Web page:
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European regulators decide to end “free” traffic on WhatsApp and other specific apps

European operators will have to end tariff plans with traffic “freebies” for platforms such as WhatsApp, Facebook or others to enforce a decision by the Body of European Regulators for Electronic Communications (BEREC). latest news about free traffic in Europe find out below.

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BEREC reviewed the guidelines of the European net neutrality policy and started to consider that not counting the traffic consumed in the use of specific applications, to the detriment of the others, goes against those principles.

The interpretation of this differentiation has always been controversial, but the BEREC guidelines did not clarify the matter. It now exists and specifies that this traffic discrimination cannot continue to exist, neither in cases where the initiative is the operator’s, nor when the service or store pays for it .

“Despite intense pressure from major vendors and major platforms, BEREC voted to clearly ban zero-rate offers that benefit specific applications or application categories , excluding them from users’ monthly data caps. The ban applies both to applications that pay to be in that situation and to those that do not, and fills a gap in the guidelines”, says a note from the organization on the matter.

BEREC argues that this measure will give users more freedom and favor competition, because the customer, for the same price, can use the applications he wants, while with this differentiation he is being directed to specific applications.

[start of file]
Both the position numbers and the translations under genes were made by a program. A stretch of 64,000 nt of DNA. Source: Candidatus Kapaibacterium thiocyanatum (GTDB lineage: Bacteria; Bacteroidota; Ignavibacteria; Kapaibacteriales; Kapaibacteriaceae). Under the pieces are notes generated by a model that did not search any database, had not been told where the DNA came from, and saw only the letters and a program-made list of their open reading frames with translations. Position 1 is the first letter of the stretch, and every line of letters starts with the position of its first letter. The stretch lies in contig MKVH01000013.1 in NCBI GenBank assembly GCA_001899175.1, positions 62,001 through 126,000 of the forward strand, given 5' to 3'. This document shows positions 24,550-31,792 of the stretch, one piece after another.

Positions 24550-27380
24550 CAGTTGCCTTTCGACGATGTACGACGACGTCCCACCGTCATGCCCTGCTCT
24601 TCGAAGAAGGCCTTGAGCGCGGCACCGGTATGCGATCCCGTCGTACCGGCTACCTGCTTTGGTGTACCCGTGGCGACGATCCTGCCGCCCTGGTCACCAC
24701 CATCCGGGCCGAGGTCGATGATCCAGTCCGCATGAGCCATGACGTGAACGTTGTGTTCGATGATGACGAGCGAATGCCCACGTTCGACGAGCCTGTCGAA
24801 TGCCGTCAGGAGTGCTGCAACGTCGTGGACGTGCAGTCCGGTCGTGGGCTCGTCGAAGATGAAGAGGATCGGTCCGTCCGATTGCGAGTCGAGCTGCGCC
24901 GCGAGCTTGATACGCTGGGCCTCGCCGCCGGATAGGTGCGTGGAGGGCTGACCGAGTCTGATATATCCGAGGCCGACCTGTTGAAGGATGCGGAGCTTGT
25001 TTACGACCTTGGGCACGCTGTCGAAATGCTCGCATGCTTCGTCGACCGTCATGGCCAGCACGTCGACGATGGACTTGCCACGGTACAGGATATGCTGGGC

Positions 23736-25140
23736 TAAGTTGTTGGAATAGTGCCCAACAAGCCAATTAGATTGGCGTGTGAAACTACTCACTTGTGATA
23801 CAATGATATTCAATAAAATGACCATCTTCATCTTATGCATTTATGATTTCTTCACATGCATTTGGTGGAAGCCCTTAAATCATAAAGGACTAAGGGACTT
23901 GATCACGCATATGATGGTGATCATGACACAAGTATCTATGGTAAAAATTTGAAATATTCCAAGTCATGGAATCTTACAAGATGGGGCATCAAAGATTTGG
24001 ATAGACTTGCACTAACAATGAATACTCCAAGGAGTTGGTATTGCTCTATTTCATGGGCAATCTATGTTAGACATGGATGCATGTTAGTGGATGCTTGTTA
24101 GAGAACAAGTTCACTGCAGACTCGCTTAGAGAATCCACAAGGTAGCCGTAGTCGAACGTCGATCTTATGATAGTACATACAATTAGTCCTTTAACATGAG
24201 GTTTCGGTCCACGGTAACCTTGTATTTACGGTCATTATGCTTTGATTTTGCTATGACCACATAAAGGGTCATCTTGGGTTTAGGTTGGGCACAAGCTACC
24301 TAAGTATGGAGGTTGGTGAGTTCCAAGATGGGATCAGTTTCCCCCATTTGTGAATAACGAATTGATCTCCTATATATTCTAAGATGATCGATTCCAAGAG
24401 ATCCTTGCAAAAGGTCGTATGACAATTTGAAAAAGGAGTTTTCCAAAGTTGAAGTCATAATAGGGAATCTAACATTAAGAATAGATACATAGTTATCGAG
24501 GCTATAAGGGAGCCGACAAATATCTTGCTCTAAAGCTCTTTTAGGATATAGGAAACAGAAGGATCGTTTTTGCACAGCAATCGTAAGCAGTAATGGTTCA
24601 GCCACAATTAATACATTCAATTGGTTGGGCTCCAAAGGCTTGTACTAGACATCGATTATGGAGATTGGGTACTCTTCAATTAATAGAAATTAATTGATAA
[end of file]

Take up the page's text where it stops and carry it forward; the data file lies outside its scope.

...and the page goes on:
This is an old topic that was brought to the attention of the European Court of Justice last year. O court found that traffic discrimination for some apps is a violation of the principles of net neutrality. . Those who defend the opposite argue that it is not a matter of prioritizing a certain type of traffic over another, with faster connections and improving quality, and as such there is no violation of those principles. The court did not accept the argument and considered that the principle of internet neutrality prevents any type of differentiated treatment of data, whether technical or economic, and as such the action of BEREC was already expected.

As legal expert Barbara van Schewick explains in an article on the Cyberlaw website of the Stanford University law school, where she teaches, the new wording of the guidelines leaves room for operators to continue to offer data traffic, as long as they do not do so in a discriminatory manner.

In some countries, companies with tariffs with free traffic for some specific applications have replaced this feature with the possibility of defining hours of the day with unlimited traffic, or defining hours themselves for this offer, during the night, for example.

Countries like Germany had already unilaterally moved forward with the ban on this type of offers, according to the same source, a decision that forced Vodafone and Deutsche Telekom to review tariffs. free traffic europe

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